Green fingers: Wildlife photographer transforms barren land into evergreen mini-forest – The New Indian Express

Green fingers: Wildlife photographer transforms barren land into evergreen mini-forest - The New Indian Express


Express News Service

HOSAPETE: A tree starts with a seed. And so do aspirations. In a short span on the earth, we humans try to create happiness around us. What more than planting a sapling that will live for more than 100 years giving not just us, but our future generations, the precious oxygen. The 53-year-old Pompayya Malemath is doing just that. A wildlife photographer from Kamalapur in Vijayanagar district near the famous ruins of Hampi, Malemath has transformed a barren patch of land into an evergreen mini-forest in less than a decade.

Malemath wears different hats —  a wildlife enthusiast, photographer, birdwatcher and snake rescuer. When he dreamt of creating a mini-forest in his dryland, many did not believe that he could achieve what he set out to do. But today, the same people enjoy the scenic change in the landscape, where 800 trees of 60 varieties planted in 2013 stand tall. For Malemath, the journey was not easy.

First, he had to prepare the dry land to plant the saplings. He moved large rocks and prepared the soil by adding water and organic manure. Besides enriching his small patch of land with shade-giving trees from the Western Ghats, Malemath also turned a 2.5-acre adjacent government land leased out to him by the Vijayanagar administration into a mini-forest. The green patch now attracts birds in large numbers and one important visitor is the yellow-throated bulbul. Malemath conducts bird-watching sessions, talks on herpetology and eco-tours in the mini-forest where he has set up a base camp for tourists.

Today, many nature enthusiasts visit Malemath’s mini-forest and take his advice on planting the right species on their farms. “I always dreamt of developing a green patch in the dry land here. Finally, I have fulfilled my aim. I take care of the trees like my own children,” Malemath says. But the dry, rocky region wasn’t suitable to grow large trees. “Hampi and surrounding places have many rocky patches and are not suitable to grow large trees. The annual rainfall is also less. But with dedication and constant care, I was able to grow large trees in this dryland,” he explains.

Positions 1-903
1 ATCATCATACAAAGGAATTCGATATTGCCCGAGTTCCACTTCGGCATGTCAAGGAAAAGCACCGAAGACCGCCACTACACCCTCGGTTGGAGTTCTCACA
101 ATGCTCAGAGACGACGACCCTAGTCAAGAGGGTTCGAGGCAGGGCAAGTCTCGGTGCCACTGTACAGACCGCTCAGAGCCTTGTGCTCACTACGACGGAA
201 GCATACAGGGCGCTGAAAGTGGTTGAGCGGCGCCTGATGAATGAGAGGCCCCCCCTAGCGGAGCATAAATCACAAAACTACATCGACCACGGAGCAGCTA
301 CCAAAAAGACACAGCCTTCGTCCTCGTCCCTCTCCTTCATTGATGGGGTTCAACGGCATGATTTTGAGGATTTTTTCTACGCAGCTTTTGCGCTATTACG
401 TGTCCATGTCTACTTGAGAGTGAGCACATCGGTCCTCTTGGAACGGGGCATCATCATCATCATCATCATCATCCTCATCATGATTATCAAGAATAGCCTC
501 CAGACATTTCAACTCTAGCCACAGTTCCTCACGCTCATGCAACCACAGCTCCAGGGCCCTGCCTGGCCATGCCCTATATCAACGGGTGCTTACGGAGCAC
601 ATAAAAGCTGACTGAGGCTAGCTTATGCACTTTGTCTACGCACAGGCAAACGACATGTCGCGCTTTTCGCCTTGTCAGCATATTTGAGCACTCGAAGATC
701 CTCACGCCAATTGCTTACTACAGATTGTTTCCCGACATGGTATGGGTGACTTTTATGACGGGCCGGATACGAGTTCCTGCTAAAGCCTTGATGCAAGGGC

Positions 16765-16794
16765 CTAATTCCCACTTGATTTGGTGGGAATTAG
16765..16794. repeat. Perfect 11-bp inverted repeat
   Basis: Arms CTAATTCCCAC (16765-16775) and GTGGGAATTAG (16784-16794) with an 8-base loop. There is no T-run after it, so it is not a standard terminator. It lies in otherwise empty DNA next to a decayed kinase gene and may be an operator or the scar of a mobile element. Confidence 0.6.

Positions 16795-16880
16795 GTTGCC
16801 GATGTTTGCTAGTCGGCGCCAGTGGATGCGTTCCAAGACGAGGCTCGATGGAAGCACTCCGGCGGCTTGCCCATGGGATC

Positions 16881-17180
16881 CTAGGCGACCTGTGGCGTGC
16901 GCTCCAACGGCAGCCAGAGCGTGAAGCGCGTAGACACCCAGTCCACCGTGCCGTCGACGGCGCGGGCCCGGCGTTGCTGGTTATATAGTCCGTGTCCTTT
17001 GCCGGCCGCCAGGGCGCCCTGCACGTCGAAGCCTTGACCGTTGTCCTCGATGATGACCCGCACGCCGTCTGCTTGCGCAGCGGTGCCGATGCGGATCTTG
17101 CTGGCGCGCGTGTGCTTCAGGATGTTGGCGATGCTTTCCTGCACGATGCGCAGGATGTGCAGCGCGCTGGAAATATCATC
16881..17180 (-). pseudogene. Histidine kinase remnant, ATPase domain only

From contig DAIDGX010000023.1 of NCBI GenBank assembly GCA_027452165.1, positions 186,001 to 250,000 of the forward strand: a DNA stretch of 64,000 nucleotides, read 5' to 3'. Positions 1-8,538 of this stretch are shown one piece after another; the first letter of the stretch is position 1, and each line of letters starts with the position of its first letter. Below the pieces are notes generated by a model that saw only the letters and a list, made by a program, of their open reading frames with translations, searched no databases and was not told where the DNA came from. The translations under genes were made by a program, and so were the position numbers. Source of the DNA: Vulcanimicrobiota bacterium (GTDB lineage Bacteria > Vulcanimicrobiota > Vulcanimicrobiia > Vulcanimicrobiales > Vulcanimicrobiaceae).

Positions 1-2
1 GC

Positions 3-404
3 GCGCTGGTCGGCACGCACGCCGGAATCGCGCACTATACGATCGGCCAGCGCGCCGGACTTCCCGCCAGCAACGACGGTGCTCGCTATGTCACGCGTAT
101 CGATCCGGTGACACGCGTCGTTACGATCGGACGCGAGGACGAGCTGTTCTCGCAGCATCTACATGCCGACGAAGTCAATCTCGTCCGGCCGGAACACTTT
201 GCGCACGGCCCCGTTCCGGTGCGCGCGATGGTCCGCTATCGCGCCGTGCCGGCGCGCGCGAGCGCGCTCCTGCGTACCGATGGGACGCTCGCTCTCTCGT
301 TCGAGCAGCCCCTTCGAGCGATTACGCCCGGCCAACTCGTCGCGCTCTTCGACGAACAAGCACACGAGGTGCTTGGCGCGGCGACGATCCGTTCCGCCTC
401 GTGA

“Today, I welcome schoolchildren to the mini-forest for various activities, including bird-watching and herpetology classes. There have been several instances where snakes suddenly appear during nature programmes and students have a first-hand experience of seeing the reptiles from a close distance. Several rare bird species have been documented here,” he adds.

Shivashankar Banagar, a well-known photographer from Hampi, says Malemath is an inspiration for him and many wildlife photographers. “His efforts in creating the mini-forest are known to all. His commitment towards nature conservation is amazing,” he adds.

Malemath wears different hats —  a wildlife enthusiast, photographer, birdwatcher and snake rescuer. When he dreamt of creating a mini-forest in his dryland, many did not believe that he could achieve what he set out to do. But today, the same people enjoy the scenic change in the landscape, where 800 trees of 60 varieties planted in 2013 stand tall. For Malemath, the journey was not easy.

First, he had to prepare the dry land to plant the saplings. He moved large rocks and prepared the soil by adding water and organic manure. Besides enriching his small patch of land with shade-giving trees from the Western Ghats, Malemath also turned a 2.5-acre adjacent government land leased out to him by the Vijayanagar administration into a mini-forest. The green patch now attracts birds in large numbers and one important visitor is the yellow-throated bulbul. Malemath conducts bird-watching sessions, talks on herpetology and eco-tours in the mini-forest where he has set up a base camp for tourists.

Today, many nature enthusiasts visit Malemath’s mini-forest and take his advice on planting the right species on their farms. “I always dreamt of developing a green patch in the dry land here. Finally, I have fulfilled my aim. I take care of the trees like my own children,” Malemath says. But the dry, rocky region wasn’t suitable to grow large trees. “Hampi and surrounding places have many rocky patches and are not suitable to grow large trees. The annual rainfall is also less. But with dedication and constant care, I was able to grow large trees in this dryland,” he explains.

“Today, I welcome schoolchildren to the mini-forest for various activities, including bird-watching and herpetology classes. There have been several instances where snakes suddenly appear during nature programmes and students have a first-hand experience of seeing the reptiles from a close distance. Several rare bird species have been documented here,” he adds.

Shivashankar Banagar, a well-known photographer from Hampi, says Malemath is an inspiration for him and many wildlife photographers. “His efforts in creating the mini-forest are known to all. His commitment towards nature conservation is amazing,” he adds.